Catholic Writer: The Pope is a Pacifist, We Need a Syrian Crusader - The American Spectator | USA News and Politics
Catholic Writer: The Pope is a Pacifist, We Need a Syrian Crusader

Nicholas G. Hahn III, editor of Real Clear Religion, seems to be in a kerfluffle over Pope Francis’s “naïve” musings in his September 7 Prayer Vigil for Peace in Syria. All this talk of peace and harmony forced Hahn to react against the Holy Father at First Things. We need Assad’s head on a spike, and the Pope just doesn’t understand:

Evil will always exist in the world. The kind of simplistic peace that it seems Pope Francis is praying for is dangerously naïve. Weigel points us to an admittedly “humbler sort of peace,” what Augustine called a “tranquility of order.” This “peace-as-order” can only be achieved when public authorities defend the security of innocents and punish those who threaten it.

Hahn argues for complete and total regime change for two primary reasons: 1.) Bashar al-Assad’s government represents a strategic national security threat and 2.) he is preying on his own innocent citizens. For both national security reasons and the moral obligation of “charity,” the United States should therefore arm, fund, and support moderate rebel groups to upend Assad’s tyrannical reign.

Apparently, our actions would fall under a “classical reading of the just war tradition,” one which Hahn dedicates one paragraph to, along with an essay by George Weigel from January 2003. That single paragraph focuses on what St. Thomas Aquinas and St. Augustine concluded in their own works on the tradition: that “public authorities are morally obligated to defend their citizens against aggressors.”

You can read the Church’s full teaching on just war here.

The paucity of references to both classical just war thinking and its modern application to the war on terror (Weigel’s justification for the Iraq war doesn’t apply here, as Assad’s actions have no direct link to United States security) reveals the weakness of Hahn’s case.

A simple walkthrough of the main tenets of the theory, easily accessible in a Catholic Catechism, will address the author’s main points.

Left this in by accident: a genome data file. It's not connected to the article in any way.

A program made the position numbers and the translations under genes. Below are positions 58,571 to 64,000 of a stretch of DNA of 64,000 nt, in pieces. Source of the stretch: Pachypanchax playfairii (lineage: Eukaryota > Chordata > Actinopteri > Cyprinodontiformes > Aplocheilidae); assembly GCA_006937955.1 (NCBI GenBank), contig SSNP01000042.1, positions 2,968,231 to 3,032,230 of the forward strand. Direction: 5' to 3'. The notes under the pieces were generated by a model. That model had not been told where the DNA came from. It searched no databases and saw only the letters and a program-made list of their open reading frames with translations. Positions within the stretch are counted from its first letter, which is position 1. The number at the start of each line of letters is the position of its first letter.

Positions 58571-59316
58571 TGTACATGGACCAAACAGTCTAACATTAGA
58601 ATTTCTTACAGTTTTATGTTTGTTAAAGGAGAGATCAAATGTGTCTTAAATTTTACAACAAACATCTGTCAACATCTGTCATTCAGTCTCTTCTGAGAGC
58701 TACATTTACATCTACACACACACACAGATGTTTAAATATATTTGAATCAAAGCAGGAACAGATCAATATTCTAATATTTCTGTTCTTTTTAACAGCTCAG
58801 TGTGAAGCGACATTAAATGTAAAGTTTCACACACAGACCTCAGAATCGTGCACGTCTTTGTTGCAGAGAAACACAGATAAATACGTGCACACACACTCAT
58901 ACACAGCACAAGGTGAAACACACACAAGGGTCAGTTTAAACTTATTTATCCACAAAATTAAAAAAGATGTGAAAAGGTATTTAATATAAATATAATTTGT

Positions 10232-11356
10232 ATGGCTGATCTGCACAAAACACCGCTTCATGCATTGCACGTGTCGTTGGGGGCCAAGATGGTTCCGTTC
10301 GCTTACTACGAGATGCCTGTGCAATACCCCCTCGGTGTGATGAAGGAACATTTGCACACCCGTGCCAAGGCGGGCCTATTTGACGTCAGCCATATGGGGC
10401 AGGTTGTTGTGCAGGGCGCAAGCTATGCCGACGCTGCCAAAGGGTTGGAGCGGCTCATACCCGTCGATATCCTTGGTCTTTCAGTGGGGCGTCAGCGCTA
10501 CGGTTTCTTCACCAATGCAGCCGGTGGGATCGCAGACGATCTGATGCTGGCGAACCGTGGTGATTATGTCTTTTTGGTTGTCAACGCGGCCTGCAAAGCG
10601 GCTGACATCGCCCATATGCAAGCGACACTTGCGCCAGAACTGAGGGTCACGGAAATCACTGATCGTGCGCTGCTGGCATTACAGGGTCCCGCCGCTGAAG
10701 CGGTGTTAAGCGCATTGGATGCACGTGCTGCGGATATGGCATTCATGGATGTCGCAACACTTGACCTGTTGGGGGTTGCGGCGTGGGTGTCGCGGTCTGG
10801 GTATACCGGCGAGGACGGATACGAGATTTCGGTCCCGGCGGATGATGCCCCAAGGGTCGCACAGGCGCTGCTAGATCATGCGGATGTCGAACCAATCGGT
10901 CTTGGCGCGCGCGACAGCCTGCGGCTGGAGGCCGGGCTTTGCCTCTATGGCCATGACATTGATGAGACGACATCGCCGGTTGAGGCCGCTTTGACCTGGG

First, is Assad’s alleged attack on his own people with chemical weapons “lasting, grave, and certain”?

Definitely for over a thousand victims of the attacks. However, there is no smoking gun pointing to Assad, and the rebel groups—seven of nine of which are tied to Islamists—have killed their own share of innocent civilians, Christian bishops, and unarmed Syrian soldiers. “Lasting, grave, and certain” does not apply to effects on the United States.

Hahn quotes pro-intervention lobbyist Elizabeth O’Bagy to rebut this point, but other sources dispute the composition of the rebellion. If the United States wants to actually help Christians in Syria, it should be methodical and rigorous in whom it supports in the region. As the Nusra Front and the Islamic State in Iraq and Syria are the most radical and violent of the groups, it is logical to assume that they will take power as soon as Assad’s absence creates a vacuum.

The second just war criteria requires that “all other means of putting an end [to the conflict] must have shown to be impractical.” Hahn argues that dialogue is a fool’s errand in this case, but today Assad agreed to work with Putin to turn over Syria’s chemical weapons to the international community.

How this will happen is irrelevant. The only fool’s errand is to assume that we have exhausted all alternatives to war. Indeed, the president drew a “red line” before even proposing economic sanctions of any type.   

The final two criterion are succinct: “there must be serious prospects of success” and “the use of arms must not produce evils…graver than the evil to be eliminated.”

Hahn primarily rests upon these two criteria to make the case for regime change. He argues that an “unbelievably small” strike is insufficient because it won’t achieve any measurable goal; thus, deposition is the only way to punish Assad for murdering his own people and ensure success.

But what is the goal of deposing the tyrant? How do we succeed in a mission that we’ve barely developed? Hahn neglects this point, which is the one that scares me the most. Libya provides a terrifying example of regime change with no preconceived goal: a failed state attempting to control hundreds of armed militias.

Finally, it is almost guaranteed that our actions in the region will produce unintended evils. Neoconservatives never consider the next ten years after invasion; with the creation of instability and disorder in Syria, what will happen to Christians or other minorities?

Regime change rarely occurs in the Middle East without bloody struggle. I hope Nicholas Hahn considers this next time he decides to attack the Pope.

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